Early stage optical emission in nanosecond laser ablation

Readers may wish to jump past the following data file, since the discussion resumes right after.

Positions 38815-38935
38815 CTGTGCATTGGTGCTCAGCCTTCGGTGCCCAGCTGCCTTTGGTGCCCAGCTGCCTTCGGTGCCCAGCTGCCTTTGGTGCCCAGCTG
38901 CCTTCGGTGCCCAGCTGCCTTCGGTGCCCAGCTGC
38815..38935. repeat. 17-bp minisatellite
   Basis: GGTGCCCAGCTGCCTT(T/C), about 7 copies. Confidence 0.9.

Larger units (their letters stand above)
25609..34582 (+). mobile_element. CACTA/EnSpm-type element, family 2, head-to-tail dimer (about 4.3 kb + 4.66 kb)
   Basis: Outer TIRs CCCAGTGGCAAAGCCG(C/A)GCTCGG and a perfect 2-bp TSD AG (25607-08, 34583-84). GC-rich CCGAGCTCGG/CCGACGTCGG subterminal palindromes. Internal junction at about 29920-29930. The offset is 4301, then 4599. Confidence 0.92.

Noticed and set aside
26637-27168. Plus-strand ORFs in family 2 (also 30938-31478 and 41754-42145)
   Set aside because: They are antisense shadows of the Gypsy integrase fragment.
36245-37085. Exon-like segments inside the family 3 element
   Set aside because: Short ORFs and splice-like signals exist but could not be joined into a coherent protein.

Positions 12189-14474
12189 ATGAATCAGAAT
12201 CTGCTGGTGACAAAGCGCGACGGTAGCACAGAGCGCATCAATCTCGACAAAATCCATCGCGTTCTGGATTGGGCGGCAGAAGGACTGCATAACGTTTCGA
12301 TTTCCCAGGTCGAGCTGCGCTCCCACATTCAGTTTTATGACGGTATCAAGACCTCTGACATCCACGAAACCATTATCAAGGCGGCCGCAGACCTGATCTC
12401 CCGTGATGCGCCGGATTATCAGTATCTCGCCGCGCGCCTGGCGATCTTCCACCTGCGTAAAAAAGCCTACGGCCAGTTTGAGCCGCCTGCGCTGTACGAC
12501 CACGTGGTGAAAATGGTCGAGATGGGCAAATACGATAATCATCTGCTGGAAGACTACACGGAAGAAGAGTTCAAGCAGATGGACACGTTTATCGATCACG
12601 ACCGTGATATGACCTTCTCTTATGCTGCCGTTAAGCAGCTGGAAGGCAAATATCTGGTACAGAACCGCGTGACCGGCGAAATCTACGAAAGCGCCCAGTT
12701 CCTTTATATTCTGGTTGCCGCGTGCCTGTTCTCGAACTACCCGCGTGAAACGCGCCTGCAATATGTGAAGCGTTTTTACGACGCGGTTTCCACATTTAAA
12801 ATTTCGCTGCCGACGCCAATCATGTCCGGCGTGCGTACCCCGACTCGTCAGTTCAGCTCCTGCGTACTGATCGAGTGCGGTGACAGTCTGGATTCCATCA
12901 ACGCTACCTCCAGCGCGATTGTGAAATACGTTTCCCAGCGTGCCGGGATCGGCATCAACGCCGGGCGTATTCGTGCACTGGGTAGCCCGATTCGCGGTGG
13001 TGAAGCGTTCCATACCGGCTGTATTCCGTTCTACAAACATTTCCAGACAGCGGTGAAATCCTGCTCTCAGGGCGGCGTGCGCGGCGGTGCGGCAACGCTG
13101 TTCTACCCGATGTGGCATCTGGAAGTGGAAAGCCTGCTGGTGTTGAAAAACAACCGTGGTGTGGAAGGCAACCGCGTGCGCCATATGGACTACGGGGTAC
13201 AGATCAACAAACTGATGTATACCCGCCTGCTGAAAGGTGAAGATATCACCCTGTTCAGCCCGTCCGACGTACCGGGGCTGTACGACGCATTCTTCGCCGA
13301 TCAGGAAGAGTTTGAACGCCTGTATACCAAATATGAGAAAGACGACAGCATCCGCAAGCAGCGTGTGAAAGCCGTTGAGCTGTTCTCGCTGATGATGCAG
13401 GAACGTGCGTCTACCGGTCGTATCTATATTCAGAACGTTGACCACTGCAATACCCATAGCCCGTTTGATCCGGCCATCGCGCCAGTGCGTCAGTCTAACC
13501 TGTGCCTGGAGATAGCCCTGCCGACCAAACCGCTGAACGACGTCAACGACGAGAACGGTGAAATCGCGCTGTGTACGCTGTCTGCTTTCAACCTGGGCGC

This paper describes the results of an experimental and theoretical investigation of the physical origin of the visible continuum emission usually observed in the early stages of nanosecond laser ablation of solid materials. It has been suggested, but not confirmed that the continuum is due to radiative recombination and bremsstrahlung emission. Time and space-resolved emission spectroscopy with an absolutely calibrated spectrometer was used to study the spectral emission in laser ablation of zinc in vacuum at 4.1 J cm−2 using a 8 ns, 1064 nm laser pulse. By modelling the spectral emission with a spectral synthesis code, it has been shown that the continuum emission is primarily due to bound-bound transitions between strongly Stark broadened energy levels. Similarly, it can be concluded that the optical absorption is primarily due to bound-bound transitions.